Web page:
A natural swimming pond looks like a natural garden pond, but is specifically designed to swim in clean, pure water with no chemicals in it. The difference between a swimming pond and a swimming pool is that a swimming pool uses chemicals such as chlorine to kill bacteria, whereas a swimming pond cleanses the water naturally. It uses the purifying properties of plants, a filter to extract surface debris such as leaves, and a pump to keep the water circulating through the planting area.Nevertheless, the water quality has to be checked regularly to make sure that the bathers are safe under all circumstances, e.g. microorganism and other biological, chemical and physical components.
This applies to any water where the authorities expect a large number of people to bathe and has not imposed a permanent bathing prohibition, or issued advice against bathing. It is the responsibility of the authorities to identify and assess causes of pollution that might affect bathing waters and impair bathers´ health during the bathing season.The basis for the regular control of all public used natural swimming ponds is the European Directive „2006/7/EG of the European Parliament, dated 15th February 2006.
Microbiological, chemical and physical quality criteria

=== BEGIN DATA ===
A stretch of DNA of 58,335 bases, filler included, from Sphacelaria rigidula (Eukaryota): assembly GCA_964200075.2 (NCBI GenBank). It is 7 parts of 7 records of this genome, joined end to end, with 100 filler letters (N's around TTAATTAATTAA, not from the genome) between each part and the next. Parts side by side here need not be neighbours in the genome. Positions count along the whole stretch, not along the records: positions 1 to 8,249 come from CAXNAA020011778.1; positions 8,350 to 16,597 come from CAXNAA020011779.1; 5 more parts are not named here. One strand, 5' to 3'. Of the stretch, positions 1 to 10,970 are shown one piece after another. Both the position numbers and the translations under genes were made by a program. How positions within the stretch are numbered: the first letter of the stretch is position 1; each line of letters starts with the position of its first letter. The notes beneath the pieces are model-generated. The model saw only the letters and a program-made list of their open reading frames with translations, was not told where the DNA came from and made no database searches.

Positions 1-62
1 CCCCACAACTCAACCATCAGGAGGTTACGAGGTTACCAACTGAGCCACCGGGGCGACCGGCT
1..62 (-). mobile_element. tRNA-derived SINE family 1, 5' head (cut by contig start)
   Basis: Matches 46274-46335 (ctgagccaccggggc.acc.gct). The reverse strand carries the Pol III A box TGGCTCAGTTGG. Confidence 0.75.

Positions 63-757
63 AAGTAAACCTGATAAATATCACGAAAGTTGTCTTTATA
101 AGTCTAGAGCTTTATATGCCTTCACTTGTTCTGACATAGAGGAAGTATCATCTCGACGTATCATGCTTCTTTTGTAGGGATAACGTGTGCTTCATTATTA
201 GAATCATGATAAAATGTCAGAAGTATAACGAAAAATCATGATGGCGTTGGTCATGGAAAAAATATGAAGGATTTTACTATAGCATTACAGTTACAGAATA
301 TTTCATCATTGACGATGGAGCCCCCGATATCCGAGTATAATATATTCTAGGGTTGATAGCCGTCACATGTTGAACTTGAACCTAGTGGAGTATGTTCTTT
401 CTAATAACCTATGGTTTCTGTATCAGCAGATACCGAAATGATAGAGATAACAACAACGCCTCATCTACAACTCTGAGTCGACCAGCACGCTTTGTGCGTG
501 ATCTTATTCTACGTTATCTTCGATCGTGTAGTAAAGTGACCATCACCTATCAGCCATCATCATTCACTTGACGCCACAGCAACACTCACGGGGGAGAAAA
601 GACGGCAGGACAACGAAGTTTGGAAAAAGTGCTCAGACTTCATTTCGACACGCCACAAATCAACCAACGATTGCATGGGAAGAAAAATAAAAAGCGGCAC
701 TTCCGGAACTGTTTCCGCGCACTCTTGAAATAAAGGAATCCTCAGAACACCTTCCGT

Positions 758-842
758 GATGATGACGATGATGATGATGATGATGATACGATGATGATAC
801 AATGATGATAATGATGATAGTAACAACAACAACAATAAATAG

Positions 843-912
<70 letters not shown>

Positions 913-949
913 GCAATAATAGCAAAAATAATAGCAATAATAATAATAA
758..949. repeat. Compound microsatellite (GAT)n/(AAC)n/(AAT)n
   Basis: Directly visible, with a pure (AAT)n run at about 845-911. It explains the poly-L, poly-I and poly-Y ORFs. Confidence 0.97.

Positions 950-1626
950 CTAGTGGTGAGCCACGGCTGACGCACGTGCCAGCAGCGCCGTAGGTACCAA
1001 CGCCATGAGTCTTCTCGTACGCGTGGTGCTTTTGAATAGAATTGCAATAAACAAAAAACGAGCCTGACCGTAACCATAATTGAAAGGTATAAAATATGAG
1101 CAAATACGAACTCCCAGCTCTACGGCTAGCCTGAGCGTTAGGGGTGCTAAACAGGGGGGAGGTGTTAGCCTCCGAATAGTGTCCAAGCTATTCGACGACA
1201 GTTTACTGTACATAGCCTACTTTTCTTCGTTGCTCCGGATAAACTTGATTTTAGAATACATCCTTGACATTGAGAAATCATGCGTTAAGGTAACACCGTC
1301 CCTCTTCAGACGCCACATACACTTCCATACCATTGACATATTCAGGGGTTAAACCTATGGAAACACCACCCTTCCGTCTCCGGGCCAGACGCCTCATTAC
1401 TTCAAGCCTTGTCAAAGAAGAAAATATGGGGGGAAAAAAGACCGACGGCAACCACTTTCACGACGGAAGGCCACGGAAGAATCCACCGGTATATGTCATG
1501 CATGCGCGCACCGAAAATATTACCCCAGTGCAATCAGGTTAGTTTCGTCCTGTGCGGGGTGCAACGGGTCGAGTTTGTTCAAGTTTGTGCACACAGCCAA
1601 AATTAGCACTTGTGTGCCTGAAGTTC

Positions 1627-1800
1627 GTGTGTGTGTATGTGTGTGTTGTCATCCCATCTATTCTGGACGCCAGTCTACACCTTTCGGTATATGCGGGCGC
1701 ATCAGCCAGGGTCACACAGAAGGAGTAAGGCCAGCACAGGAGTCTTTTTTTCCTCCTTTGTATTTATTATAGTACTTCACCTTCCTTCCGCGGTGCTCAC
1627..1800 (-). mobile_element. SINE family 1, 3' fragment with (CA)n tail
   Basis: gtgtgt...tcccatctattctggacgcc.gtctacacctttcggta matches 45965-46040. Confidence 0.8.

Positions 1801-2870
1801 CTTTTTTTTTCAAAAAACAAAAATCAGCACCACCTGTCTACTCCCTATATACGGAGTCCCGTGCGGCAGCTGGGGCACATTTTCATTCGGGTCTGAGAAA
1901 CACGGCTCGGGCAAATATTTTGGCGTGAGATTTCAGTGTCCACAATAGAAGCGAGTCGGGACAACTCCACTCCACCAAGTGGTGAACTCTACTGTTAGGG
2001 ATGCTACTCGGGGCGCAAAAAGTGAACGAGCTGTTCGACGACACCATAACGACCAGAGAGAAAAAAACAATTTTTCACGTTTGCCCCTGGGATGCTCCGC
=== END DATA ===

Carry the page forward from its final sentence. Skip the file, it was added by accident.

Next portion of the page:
Water quality includes all physical, chemical and biological factors that influence the beneficial use of water. There are many water quality variables in natural swimming ponds and bathing water in general. These are the most important criterias:
- Escherichia coli
- Pseudomonas aeroginosa
- Legionella pneumophila
- Cyano bacteria
- e.g. Cryptosporidia
Chemical and physical characteristics
Dissolved oxygen is probably the most critical quality variable in the water. Oxygen levels in pond systems depend on water temperatures, the water salinity, and the amount of aquatic vegetation and animals
The pH-value is the determination of the hydrogen ion (H+) concentration in water. The pH scale ranges from 0-14 with a pH of 7 being neutral. A pH below 7 is acidic and an pH of above 7 is basic. An optimal pH range is between 6.5 and 8.5, however it should not be lower than pH5 or above pH9. pH will vary depending on a number of factors. The pH may rise during the day as phytoplankton and other aquatic plants remove CO2 from the water during photosynthesis. The pH decreases at night because of respiration and production of CO2 by organisms. The fluctuation of pH levels will depend on algae levels as well
Temperature will affect all chemical and biological processes. Temperature therefore has a direct effect on important factors such as growth and oxygen demand. The higher the temperature, the greater the requirement for oxygen and the faster the growth rate of the plants.
Ammonia is produced from the decomposition of organic wastes resulting in the breakdown of decaying organic matter such as algae and plants. Ammonia levels will depend on the temperature of the water and its pH. For example at a higher temperature and pH, a greater number of ammonium ions are converted into ammonia gas thus causing an increase in toxic ammonia levels within the freshwater.
Nutrient levels refer to the amount of phosphorus and nitrogen that are present in the water. Increased levels of nutrients may be harmful. It can cause excessive plankton growth, potential blue-green algae and oxygen depletion.